entirely unsheltered, and far from fresh water. As soon 
as we had cleared the wreck of everything, even the bolts 
and beams, we began to take short exploring trips. We 
followed up wandering Wiggle Brook until we came to a 
cool spring in the forest, on a considerable hill. This hill, 
since we found in the mud near the spring a human foot- 
step, we named Foot-step Hill. Here we pitched our camp, 
hither removed our possessions. 

After a while we pastured our flocks and herds in the 
Grassy Meadow to the east of us, but being much troubled 
by wild beasts, and still fearing wild men, we finally re- 
moved our whole establishment to a Tree House and stock- 
ade which we built on the higher hills farther from the 
water. We still overlooked the sea, however, and our 
American flag waved constantly aloft as a signal to any 
passing ship. 

There is not time to tell you of the strange way a young 
Prince of the Island came and made his home with us, and 
first made us aware of the bloodthirsty tribe that lived over 
the lofty Donjon Mountains toward the south. Nor can I 


relate the life story of the venerable white hermit, believed 
by those savages a demon of witchcraft, who dwelt at the 
top alone, in his mountain cave. Are not all these written 
in the Chronicles of the New Crusoe by Archie, Davie, and 

The story still goes on. Often we take up the book 
and find, in a child's laggard handwriting, a new adventure 
or a bold sketch of some fresh affray. 

At any time of day or night, one needs only make 
some such remarks as, "Do you remember what we did the 
morning we found the charmed necklace at the foot of the 
tree in the stockade?" and they are off like a shot. Some- 
times they seem to live two lives alongside at once. 

All this, as may be imagined, makes an introduction 
not only to good books, but also to fullness of life. 

The way stories run on into dramatic play is subject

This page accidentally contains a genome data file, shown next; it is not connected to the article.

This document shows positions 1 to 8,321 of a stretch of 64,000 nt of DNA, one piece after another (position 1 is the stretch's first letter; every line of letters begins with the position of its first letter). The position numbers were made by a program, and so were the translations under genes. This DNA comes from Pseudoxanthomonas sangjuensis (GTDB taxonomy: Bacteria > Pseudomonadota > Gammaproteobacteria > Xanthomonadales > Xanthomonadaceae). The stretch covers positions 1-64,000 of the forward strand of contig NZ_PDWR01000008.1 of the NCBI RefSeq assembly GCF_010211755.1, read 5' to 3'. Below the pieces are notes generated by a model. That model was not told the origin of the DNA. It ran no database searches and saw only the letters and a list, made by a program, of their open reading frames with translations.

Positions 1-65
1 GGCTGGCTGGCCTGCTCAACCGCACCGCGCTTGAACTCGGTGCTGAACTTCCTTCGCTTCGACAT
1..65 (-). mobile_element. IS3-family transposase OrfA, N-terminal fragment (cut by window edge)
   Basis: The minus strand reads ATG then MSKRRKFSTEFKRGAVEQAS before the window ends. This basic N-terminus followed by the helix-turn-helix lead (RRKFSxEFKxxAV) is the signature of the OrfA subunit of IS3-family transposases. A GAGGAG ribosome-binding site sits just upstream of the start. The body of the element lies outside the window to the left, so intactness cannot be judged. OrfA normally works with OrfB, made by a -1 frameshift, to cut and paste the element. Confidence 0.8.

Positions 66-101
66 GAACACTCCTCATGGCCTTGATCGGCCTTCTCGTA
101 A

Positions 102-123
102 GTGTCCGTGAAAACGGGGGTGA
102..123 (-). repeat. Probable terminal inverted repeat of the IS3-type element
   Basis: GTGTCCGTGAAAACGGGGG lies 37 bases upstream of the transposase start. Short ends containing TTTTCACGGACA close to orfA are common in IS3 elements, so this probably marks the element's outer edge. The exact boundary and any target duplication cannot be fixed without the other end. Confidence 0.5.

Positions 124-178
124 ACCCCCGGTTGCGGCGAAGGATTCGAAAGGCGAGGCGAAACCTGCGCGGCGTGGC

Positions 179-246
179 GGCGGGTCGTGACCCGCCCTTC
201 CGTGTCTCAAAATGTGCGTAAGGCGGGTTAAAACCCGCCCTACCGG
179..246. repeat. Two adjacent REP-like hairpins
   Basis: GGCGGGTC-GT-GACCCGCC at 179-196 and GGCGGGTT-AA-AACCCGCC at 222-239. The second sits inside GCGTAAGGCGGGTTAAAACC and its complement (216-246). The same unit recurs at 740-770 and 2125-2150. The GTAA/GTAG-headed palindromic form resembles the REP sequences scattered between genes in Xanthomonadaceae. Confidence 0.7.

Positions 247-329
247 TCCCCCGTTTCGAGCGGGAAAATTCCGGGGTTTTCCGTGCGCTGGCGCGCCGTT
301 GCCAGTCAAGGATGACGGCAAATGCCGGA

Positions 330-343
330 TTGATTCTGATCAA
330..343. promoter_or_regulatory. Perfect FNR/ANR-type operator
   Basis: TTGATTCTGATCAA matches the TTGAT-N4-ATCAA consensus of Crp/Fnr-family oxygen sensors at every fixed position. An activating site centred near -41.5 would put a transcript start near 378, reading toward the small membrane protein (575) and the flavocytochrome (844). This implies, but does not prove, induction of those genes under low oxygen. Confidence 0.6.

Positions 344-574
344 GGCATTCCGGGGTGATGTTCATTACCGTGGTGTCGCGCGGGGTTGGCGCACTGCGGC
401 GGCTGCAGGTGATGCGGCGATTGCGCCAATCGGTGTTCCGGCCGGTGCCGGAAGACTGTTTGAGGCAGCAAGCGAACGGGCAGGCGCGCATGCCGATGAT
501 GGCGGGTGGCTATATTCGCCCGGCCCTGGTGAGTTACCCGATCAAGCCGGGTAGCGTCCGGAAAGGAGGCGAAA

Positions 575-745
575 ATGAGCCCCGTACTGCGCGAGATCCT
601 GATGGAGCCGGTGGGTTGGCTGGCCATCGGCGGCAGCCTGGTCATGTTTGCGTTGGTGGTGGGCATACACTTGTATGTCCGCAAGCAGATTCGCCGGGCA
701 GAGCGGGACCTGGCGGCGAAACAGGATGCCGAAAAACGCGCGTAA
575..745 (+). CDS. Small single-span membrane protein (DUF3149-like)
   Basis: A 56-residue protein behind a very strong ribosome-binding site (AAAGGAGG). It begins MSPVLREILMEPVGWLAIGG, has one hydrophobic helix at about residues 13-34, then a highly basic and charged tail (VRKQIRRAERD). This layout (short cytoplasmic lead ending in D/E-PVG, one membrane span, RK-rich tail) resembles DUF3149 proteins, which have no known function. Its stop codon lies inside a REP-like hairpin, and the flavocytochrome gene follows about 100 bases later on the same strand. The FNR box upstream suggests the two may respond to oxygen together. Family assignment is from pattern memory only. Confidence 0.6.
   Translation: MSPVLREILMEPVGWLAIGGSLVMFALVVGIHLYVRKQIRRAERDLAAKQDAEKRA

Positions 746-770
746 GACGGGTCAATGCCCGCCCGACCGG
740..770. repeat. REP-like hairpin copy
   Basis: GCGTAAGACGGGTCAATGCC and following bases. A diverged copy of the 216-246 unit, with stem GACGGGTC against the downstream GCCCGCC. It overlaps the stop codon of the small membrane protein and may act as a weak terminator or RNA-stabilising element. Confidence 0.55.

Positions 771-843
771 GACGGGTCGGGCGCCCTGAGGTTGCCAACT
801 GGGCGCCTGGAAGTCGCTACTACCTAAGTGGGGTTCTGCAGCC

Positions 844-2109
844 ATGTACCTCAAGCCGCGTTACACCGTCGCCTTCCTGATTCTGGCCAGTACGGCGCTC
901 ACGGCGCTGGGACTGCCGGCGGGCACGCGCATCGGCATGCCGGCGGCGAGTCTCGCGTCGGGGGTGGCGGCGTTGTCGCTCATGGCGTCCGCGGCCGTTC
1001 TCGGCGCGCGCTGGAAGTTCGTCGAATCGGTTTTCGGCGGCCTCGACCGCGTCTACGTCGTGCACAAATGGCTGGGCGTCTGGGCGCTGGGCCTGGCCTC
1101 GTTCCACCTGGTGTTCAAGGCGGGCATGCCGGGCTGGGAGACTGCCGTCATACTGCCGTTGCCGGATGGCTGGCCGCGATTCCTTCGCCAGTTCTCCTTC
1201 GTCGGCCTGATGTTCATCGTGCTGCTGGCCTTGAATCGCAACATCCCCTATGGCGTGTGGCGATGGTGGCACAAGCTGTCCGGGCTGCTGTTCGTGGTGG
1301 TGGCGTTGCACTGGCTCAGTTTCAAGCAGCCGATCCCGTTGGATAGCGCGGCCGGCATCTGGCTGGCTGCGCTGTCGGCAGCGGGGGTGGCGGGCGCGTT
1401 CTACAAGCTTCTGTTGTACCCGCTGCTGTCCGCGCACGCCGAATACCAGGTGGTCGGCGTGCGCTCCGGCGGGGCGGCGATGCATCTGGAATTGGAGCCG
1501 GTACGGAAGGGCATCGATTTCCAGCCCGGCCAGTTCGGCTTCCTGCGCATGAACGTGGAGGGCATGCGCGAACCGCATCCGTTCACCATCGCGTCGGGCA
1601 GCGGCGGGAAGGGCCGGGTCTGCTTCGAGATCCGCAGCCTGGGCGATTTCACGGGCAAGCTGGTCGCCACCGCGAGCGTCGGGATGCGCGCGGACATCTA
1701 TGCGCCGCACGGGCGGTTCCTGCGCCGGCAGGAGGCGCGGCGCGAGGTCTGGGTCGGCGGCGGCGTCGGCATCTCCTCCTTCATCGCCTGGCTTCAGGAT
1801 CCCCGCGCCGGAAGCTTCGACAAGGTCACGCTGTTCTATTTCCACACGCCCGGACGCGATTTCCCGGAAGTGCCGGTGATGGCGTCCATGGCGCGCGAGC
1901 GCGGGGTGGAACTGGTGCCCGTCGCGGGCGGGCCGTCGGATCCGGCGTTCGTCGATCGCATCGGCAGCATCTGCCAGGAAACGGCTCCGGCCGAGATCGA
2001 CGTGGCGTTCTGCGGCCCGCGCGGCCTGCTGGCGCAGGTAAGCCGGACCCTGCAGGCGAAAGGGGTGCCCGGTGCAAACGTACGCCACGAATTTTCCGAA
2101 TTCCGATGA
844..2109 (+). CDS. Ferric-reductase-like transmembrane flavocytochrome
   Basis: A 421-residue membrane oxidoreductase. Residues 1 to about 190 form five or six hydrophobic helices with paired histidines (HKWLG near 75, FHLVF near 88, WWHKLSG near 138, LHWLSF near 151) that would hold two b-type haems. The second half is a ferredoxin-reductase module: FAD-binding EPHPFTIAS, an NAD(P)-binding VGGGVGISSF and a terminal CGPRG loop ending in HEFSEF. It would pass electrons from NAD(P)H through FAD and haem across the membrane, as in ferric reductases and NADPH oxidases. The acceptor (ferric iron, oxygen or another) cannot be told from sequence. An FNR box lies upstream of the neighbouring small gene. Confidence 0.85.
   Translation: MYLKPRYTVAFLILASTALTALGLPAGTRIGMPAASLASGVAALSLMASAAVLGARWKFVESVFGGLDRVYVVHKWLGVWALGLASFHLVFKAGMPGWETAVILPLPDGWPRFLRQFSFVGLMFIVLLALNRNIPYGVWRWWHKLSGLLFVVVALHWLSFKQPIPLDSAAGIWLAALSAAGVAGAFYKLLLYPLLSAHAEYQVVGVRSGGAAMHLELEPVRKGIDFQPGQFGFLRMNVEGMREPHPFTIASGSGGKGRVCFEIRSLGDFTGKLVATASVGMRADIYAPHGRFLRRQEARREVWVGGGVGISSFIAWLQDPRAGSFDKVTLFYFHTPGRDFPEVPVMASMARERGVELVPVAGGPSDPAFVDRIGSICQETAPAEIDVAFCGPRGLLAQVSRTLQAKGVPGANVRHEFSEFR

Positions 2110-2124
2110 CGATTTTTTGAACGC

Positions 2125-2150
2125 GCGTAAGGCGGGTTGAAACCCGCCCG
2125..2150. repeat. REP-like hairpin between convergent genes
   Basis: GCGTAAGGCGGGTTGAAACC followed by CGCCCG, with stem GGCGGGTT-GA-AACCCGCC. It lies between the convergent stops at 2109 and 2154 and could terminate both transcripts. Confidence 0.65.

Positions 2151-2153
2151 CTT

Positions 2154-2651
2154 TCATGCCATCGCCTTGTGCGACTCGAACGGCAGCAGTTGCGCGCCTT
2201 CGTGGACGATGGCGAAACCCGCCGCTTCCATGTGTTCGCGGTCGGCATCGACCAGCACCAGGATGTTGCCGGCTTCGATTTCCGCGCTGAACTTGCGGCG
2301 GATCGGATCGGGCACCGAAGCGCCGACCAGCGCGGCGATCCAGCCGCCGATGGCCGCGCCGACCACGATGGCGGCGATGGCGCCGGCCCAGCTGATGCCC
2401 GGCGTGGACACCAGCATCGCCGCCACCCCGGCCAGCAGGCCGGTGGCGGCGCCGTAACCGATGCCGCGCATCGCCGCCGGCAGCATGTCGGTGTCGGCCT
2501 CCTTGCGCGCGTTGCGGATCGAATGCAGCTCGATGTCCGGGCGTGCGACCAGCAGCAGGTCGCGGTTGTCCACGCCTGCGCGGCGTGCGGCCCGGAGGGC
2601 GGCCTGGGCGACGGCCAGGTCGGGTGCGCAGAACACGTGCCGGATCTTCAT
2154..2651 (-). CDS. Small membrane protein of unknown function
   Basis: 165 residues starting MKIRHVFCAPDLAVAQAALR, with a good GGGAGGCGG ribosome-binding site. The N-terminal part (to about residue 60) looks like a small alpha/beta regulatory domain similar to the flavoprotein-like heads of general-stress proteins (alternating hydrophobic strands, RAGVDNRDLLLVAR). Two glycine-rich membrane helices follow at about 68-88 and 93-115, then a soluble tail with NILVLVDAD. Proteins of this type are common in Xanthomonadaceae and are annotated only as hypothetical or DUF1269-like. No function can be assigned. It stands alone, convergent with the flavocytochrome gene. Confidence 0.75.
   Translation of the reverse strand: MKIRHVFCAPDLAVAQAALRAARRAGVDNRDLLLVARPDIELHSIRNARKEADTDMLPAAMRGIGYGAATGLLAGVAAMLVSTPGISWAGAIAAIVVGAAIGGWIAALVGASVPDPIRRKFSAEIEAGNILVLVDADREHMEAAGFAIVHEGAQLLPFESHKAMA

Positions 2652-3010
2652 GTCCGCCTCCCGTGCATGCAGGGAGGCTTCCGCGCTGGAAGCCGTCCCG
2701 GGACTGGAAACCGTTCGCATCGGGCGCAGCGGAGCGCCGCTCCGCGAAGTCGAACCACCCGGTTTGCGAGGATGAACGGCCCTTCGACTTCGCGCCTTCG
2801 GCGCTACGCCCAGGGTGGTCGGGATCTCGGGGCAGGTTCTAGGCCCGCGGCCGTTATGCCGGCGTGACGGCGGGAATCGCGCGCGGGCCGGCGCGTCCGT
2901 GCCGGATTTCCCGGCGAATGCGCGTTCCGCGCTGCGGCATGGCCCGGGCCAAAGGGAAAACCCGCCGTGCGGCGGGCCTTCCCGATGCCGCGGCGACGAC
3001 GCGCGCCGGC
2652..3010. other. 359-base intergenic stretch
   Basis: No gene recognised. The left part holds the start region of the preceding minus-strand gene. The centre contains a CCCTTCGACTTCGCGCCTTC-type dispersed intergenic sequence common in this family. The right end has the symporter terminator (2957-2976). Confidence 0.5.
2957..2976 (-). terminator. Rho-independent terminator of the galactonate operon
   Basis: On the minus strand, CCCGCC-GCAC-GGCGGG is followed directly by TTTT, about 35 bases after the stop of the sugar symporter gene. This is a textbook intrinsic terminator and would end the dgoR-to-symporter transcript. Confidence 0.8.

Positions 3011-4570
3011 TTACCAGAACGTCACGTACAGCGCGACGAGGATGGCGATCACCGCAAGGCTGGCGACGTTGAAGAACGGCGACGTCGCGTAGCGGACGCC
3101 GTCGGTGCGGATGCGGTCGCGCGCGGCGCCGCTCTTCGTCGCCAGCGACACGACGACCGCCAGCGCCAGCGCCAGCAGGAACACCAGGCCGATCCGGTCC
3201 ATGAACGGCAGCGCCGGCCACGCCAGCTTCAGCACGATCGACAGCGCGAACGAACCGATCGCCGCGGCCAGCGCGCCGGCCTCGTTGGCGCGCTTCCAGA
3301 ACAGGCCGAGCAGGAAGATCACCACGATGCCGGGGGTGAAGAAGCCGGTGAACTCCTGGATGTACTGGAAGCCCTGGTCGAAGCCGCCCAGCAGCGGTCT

for another monograph. The author once had an experi- 
ence with a group of boys who became interested in Hia- 
watha and wanted to dramatize it. He supposed it was to 
be a month's task, but the preparations, involving all kinds 
of handicraft in scene-making and costumes, took all winter. 
There was, in his experience, hardly a lively story that did 
not appear soon in his children's play, and sometimes in dis- 
tinctive dramatic efforts in the way of "family shows," that 
were both respectable and amusing. 


This sort of dramatic-play-story telling is especially 
appropriate to the quiet home occupations of Sunday. In 
a little book by John T. Paris, entitled "Pleasant Sunday 
Afternoons for the Children," published by the Sunday 
School Times Co., two actual instances of such story-play 
are given, one for outdoors and one for indoors. 

"The children liked to illustrate Bible stories as they 
gathered in the shade. Mother, sitting in her rocker, would 


assign a little space in which they could fit up a Garden of 
Eden, and while the children went here and there through 
the yard to find little branches for trees and clover or other 
wild blossoms for flowers, she could catch many moments 
for her own reading. When these branches and flowers 
had been set up in the grass in the place assigned, and the 
children's imagination had transformed it all into a beautiful